Wisham was supposed to be in the hospital for three days after the surgery and out of work for six weeks. Instead, complications led to six months in the hospital, he says. Physicians told him that he had developed vasculitic neuropathy, an inflammation of the blood vessels that can affect all of the body's systems. He stayed in the hospital fighting the condition for six months before being sent home, still weak and with little mobility.
One morning in 2002 he noticed a serious negative development. "I woke up..., and my right foot was black," he says. "It just died like that."
The physicians told him there was nothing they could do to save the limb; they amputated most of his right leg. But after continued complications over the next three years, he developed an ulcer on his left foot that eventually became infected. A month and a half after the ulcer developed, his foot necrotized, and surgeons removed most of his left leg.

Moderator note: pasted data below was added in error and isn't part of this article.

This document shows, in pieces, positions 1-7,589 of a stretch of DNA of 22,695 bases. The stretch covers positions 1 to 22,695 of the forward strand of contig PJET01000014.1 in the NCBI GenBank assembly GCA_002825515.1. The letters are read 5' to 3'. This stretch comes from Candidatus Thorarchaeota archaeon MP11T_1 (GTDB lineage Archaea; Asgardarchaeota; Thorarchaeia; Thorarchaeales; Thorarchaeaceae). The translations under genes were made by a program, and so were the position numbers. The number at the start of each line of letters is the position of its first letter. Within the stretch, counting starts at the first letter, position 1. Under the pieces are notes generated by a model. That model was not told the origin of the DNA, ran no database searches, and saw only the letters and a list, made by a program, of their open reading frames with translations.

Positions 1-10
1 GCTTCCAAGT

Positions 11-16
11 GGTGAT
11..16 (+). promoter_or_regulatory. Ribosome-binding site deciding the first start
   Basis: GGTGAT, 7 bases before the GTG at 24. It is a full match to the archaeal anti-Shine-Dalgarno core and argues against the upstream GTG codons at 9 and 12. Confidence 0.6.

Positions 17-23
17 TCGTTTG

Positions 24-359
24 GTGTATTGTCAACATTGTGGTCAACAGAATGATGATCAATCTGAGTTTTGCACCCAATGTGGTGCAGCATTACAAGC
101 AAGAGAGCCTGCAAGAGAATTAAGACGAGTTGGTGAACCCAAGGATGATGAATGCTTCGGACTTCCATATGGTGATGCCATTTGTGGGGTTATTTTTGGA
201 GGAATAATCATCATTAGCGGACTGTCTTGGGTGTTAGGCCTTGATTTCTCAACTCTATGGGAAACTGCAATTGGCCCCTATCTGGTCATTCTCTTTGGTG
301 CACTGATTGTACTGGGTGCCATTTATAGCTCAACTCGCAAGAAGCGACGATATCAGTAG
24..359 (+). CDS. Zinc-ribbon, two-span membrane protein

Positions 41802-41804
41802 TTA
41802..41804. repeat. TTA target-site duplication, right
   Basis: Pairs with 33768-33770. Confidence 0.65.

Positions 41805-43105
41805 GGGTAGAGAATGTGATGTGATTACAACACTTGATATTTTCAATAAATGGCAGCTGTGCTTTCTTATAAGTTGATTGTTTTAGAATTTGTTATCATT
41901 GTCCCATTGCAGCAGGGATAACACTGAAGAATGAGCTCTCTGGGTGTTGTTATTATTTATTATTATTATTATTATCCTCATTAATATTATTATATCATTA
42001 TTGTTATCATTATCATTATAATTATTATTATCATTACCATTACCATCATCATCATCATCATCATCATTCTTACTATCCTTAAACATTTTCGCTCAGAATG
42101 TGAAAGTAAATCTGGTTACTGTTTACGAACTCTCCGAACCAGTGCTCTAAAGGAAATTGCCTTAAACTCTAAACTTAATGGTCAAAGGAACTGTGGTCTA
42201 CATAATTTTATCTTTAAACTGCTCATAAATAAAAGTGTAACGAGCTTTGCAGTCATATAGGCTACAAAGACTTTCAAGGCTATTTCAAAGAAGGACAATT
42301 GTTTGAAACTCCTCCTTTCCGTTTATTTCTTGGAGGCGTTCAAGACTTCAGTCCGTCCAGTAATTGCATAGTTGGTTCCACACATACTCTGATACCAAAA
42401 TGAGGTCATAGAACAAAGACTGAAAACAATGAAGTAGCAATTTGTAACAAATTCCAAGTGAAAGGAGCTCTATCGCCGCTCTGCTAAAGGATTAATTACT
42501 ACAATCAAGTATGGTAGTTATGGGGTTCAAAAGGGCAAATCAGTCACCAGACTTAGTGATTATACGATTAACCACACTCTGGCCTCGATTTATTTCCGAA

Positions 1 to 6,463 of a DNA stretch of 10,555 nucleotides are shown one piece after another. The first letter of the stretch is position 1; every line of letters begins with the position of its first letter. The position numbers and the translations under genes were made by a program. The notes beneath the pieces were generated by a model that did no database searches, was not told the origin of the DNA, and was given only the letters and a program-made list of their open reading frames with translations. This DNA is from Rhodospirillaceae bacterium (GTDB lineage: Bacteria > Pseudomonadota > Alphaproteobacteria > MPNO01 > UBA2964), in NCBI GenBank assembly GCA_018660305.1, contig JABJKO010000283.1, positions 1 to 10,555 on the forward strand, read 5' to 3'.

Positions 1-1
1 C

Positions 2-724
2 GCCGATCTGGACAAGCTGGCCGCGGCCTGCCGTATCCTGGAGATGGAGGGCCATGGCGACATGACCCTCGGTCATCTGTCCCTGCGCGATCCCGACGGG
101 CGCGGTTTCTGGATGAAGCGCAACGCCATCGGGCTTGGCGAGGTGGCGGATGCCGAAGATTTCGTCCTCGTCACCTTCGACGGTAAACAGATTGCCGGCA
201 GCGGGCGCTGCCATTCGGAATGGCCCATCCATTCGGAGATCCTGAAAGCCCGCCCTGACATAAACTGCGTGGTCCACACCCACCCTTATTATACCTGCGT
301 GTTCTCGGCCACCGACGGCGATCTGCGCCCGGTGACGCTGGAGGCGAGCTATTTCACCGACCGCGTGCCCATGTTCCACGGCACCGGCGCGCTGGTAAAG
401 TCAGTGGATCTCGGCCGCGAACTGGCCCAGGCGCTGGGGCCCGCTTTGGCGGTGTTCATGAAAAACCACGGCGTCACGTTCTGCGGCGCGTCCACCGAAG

Eventually the complications affected Wisham's heart; he had several heart attacks, leaving him unable to work.
Through the whole ordeal, Wisham says that the toughest part has been being unable to work and take care of his family. He says his characteristic self-reliance made his poor health and mobility issues especially difficult. He refused help even when he needed it and preferred to fall rather than have someone reach out a hand for stability. "I think that people who start relying on others to do things get weaker and can't get well again," he says.